|Channels||Analog: 43 (UHF)|
J. O. "Red" Willett and Howard E. Griffith|
(Delta Television, Inc.)
|First air date||August 11, 1953|
|Last air date||May 1, 1954|
|Call letters' meaning||K (required) F (for Freda, wife of Howard Griffith) A (for "and") Z (for Zoe, wife of "Red" Willett)|
|Transmitter power||20 kW visual, 10 kW aural|
|Height||97.5 m (322')|
KFAZ-TV, channel 43, was a television station in Monroe, Louisiana. The station was owned by J. O. "Red" Willett, owner of a natural gas pipeline stringing company. and Howard E. Griffith (later owner of AM radio station KUZN in West Monroe). KFAZ-TV was the first TV station in the Monroe area, the third TV station in Louisiana (behind WDSU in New Orleans and WAFB in Baton Rouge), and the first on-the-air between Dallas, TX and Jackson, MS.
After lifting the 1948 TV allocation "freeze" with its Sixth Report and Order (1952), the Federal Communications Commission allocated channels 8 and 43 to Monroe, Louisiana. "Red" Willett and Howard Griffith incorporated Delta Television to file for one of the two available allocations. Since, at the time, it was easier for applicants to be approved for a construction permit for a UHF station than a VHF station, Delta Television accepted the assignment of Channel 43 on December 10, 1952, and commenced construction of a two-studio facility at 2107 Forsythe Avenue in Monroe. The transmitter and tower were located at the studio building, as was common for television stations in the USA in the 1950s. The Channel 8 allocation was pursued by former governor James A. Noe and would become KNOE-TV.
KFAZ went on-the-air August 11, 1953 with a Federal Telecommunication Labs (FTL) FTL-20B 1 kW (visual) transmitter, and a Workshop Associates WA-25-43 14 dB gain antenna. The station's two studios shared two DuMont TA-142 Image Orthicon monochrome camera chains. One of the studio camera chains could also be used to broadcast film projected by either of two General Precision Labs 16mm motion picture projectors, with an FTL Poly-Efex dual flying spot monochrome slide scanner and effects mixer for televising still images (such as advertisement slides or station identification cards), and for producing limited special video effects. The noted equipment compliment allowed for two-camera studio operations, and switching to film without having to use a monoscope test pattern or still slide while moving a studio camera into position for film operations.
As was typical of an early UHF TV station, KFAZ bought some programming from film houses, and produced local content in-house, with minimal networked programming. KFAZ produced the "Ouachita Valley Jamboree", a television adaptation of the then-popular Louisiana Hayride radio show genre. One of the hosts was Shreveport guitarist Merle Kilgore, called "The Tall Texan" on-the-air.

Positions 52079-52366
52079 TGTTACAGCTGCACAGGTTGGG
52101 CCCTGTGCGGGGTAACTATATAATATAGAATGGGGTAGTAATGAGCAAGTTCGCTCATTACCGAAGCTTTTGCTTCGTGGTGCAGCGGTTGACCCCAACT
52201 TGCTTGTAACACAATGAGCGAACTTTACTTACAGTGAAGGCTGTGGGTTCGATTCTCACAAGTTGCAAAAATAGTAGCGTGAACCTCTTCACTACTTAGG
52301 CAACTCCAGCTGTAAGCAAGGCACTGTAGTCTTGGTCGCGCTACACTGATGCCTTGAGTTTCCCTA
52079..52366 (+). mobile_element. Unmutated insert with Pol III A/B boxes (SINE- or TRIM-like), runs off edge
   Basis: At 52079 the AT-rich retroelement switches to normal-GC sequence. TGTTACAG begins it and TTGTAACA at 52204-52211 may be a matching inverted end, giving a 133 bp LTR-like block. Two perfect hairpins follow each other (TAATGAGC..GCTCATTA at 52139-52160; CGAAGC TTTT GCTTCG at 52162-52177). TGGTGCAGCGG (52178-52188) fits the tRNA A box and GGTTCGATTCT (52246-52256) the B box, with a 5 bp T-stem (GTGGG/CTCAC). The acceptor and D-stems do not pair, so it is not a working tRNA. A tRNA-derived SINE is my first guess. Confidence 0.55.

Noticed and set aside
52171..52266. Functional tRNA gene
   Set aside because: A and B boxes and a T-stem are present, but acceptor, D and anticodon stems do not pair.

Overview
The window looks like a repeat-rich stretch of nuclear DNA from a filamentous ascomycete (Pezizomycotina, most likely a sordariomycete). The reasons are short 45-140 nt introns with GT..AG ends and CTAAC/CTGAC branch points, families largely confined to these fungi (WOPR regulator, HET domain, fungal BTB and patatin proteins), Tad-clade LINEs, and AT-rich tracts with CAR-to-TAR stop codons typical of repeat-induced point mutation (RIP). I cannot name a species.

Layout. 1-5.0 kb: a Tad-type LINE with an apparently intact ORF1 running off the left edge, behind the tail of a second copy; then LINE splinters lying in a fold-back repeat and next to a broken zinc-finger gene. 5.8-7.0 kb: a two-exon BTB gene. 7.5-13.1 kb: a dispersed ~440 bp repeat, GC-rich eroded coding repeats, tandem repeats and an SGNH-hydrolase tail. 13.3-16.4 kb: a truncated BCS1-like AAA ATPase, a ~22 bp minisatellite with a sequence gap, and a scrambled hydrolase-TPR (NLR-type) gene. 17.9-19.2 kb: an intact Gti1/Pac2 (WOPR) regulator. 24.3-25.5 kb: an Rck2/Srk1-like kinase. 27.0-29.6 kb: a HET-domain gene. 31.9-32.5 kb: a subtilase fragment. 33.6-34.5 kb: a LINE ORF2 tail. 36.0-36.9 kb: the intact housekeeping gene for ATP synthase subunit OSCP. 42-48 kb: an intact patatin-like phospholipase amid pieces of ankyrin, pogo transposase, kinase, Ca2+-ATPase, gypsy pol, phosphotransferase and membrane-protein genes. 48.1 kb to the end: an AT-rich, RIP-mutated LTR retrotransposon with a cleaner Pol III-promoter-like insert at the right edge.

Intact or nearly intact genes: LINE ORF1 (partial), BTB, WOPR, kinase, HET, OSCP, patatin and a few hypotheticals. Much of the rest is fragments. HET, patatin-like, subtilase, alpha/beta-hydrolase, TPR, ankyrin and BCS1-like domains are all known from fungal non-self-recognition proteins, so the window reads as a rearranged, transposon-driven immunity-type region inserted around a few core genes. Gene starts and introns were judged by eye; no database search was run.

KFAZ bought a service called the "Station Starter Plan" from Consolidated Television Sales, with nine programs:
- Front Page Detective
- Public Prosecutor
- Hollywood Half-Hour
- Jackson and Jill
- Ringside with the Rasslers
- Paradise Island
- Crusader Rabbit
- TV Closeups
- Going Places (with Uncle George)
KFAZ also bought four programs from the NBC Film Division:
- The Visitor (called "The Doctor" when broadcast as an NBC series)
- Dangerous Assignment
- The Inner Sanctum
- Hopalong Cassidy
The studio equipment complement was adequate to produce live programming, or to air films of the quality expected at the time. The station's radiated power and antenna height, however, were not enough to produce a decent image in locations more than 10 miles from the transmitter with the TV sets of the mid-1950s. To receive KFAZ, the owner of a typical mid-1950s TV set would have to buy a converter box and UHF TV antenna, an outlay of almost one third the price of an economy-model TV set of the day when including installation costs. Some TV receivers could be ordered with a UHF tuner, but very few were so equipped in North Louisiana in the 1950s. KFAZ estimated 16,500 sets were able to view their programming as of May 1954, indicating a lack of UHF-capable sets and the short range of their signal.
Under the circumstances, the major networks balked at affiliating with KFAZ. For the same reason, the station found it difficult to sell advertising; no advertiser wanted to buy time on a station that so few people watched.
KFAZ's difficulties became acute with KNOE-TV going on-the-air on channel 8 about 5 weeks after KFAZ. KNOE's 229 kW radiated from a 774-foot tower, and could be received within a 35-mile radius of its transmitter, with decent picture quality and without the need for a converter or UHF antenna. KNOE estimated 109,870 TV sets were able to receive its signal. It also carried programming from all four networks of the day--CBS, NBC, ABC and DuMont. KFAZ was forced to make do with those ABC shows not "cleared" by KNOE, making acquisition of marketable shows difficult.
Sinking under the weight of losses of $100,000 ($789,000 in 2009 dollars) in only eight months on the air, KFAZ went dark May 1, 1954. Delta Television applied for a Channel 13 allocation, but were not successful. Monroe would later receive a channel 13 allocation, but it would be reserved for non-commercial/educational use. The Ark-La-Miss would not see a successful UHF station until KLAA (now KARD) signed-on channel 14 on October 6, 1974, 10 years after the Federal government mandated inclusion of UHF reception capability for all television sets sold in the United States.
Facility use post-demise
The KFAZ facility was later used by the Louisiana Department of Education for KLSE Channel 13. The transmitter and antenna were replaced with equipment suitable for use on Channel 13. After KLSE went dark in 1964, no other television station used the former KFAZ facilities.